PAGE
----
He said the issue should be a bipartisan affair, but warned that any attempt to politicize the process could derail plans to move ahead with the campaign.
Henry who is also Antigua and Barbuda’s Ambassador to CARICOM, said  the Committee has “been busily putting together a draft public education campaign strategy that will seek to educate and inform the general public surrounding the CCJ and the Privy Council.
“I wholeheartedly welcome this latest indication of the pending referendum. The government has stated its position and I can advise that we are in the advance stages of our planning for what will be an extensive all-embracing comprehensive public education exercise.
“We will be education, informing, listening and sharing with all in the society; the electorates will be specially targeted; the private and public sectors, civil society, the Opposition, trade unions, and the Bar Association will be among the focus groups down for engagements which hopefully should run in earnest for approximately four months”, he said.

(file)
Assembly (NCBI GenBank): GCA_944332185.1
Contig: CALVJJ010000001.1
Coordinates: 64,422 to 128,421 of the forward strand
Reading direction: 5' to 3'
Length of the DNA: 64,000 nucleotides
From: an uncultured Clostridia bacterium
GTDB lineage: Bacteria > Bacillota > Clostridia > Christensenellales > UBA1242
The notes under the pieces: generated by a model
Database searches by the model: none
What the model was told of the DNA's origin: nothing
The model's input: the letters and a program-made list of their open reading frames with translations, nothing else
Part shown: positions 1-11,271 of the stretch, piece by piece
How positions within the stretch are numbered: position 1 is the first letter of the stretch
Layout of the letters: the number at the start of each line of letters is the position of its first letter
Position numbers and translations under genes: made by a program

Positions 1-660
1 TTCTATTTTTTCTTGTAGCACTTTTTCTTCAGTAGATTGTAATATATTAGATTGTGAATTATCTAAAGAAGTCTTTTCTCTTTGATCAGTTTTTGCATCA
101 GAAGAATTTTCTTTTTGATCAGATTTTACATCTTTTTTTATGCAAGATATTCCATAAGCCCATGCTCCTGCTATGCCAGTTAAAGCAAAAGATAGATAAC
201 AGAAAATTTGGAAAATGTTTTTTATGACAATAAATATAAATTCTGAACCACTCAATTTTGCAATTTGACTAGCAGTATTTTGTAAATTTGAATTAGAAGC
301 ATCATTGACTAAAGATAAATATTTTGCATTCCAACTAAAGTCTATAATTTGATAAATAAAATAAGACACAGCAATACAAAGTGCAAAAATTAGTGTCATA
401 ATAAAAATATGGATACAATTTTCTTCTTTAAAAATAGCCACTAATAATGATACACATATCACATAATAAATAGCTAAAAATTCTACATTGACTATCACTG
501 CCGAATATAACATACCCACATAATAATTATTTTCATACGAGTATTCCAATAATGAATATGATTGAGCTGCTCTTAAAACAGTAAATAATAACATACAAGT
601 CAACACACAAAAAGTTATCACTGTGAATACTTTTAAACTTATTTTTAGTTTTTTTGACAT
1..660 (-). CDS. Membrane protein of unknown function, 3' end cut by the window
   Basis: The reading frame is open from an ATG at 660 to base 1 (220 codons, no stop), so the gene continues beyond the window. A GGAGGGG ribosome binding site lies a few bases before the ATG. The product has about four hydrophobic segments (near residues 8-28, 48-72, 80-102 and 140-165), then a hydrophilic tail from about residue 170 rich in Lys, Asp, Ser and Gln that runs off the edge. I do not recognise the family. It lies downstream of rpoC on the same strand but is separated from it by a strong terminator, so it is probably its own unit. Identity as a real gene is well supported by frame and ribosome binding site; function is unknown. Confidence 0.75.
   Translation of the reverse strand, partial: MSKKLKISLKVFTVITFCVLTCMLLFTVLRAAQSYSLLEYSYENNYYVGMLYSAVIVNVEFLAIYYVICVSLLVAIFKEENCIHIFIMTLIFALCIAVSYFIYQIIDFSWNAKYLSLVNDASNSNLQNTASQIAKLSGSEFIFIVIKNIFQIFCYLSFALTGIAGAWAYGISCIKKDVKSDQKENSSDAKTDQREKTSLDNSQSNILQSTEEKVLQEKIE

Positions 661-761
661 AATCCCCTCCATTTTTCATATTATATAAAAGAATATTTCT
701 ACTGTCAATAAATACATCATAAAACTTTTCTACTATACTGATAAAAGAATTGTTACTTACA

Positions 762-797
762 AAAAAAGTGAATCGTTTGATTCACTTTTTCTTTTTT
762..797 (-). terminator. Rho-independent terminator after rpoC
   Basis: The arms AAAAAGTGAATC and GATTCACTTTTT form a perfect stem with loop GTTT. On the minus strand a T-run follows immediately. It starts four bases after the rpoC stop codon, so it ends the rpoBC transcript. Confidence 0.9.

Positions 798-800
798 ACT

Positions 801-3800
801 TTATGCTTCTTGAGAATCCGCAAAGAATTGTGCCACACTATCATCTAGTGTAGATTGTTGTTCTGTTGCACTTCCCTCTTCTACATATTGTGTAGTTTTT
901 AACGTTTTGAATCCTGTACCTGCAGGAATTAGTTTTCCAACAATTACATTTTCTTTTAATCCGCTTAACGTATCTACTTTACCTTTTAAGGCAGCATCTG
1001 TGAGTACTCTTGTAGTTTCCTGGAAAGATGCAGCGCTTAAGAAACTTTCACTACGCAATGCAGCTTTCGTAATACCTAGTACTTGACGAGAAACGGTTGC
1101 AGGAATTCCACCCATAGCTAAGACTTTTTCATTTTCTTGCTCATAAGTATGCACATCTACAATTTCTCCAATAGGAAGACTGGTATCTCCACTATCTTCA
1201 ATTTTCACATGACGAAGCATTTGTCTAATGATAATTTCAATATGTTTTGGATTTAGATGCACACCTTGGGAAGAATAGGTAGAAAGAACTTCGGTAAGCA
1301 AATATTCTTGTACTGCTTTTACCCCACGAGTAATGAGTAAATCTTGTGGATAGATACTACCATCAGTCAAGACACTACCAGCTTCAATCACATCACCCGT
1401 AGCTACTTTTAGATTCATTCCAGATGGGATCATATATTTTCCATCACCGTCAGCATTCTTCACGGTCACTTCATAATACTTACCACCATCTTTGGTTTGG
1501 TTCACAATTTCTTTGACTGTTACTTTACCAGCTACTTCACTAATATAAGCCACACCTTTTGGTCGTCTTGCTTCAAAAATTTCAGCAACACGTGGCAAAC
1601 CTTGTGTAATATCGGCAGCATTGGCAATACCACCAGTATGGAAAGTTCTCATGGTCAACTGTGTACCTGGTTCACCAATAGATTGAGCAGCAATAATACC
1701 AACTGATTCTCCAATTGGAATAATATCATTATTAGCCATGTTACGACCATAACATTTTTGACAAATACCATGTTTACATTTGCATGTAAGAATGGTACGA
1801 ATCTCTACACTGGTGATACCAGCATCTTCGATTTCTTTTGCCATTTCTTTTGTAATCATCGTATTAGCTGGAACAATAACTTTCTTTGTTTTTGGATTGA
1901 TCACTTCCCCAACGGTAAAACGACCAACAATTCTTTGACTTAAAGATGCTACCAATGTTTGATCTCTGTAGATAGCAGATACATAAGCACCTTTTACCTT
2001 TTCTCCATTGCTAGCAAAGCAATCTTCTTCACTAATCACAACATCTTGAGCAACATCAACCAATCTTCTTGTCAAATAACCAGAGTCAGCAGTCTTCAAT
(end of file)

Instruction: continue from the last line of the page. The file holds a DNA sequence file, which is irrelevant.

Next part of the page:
Henry said the inaugural meeting of the Consultative Committee will take place shortly to discuss the draft campaign strategy as well as the other plans ahead of the referendum.
“Already discussions have been held with the Chairman and other members of the Electoral Commission, several groups and potential partners who will be playing a key role in the public education process and management of the referendum.
‘Our draft plan includes focus group discussions; town hall meetings; the establishment of a  website in association with technicians within the Ministry of Telecommunications; engage all forms of media in a massive campaign as well as the publication of a magazine and flyers for distribution,”  Henry said.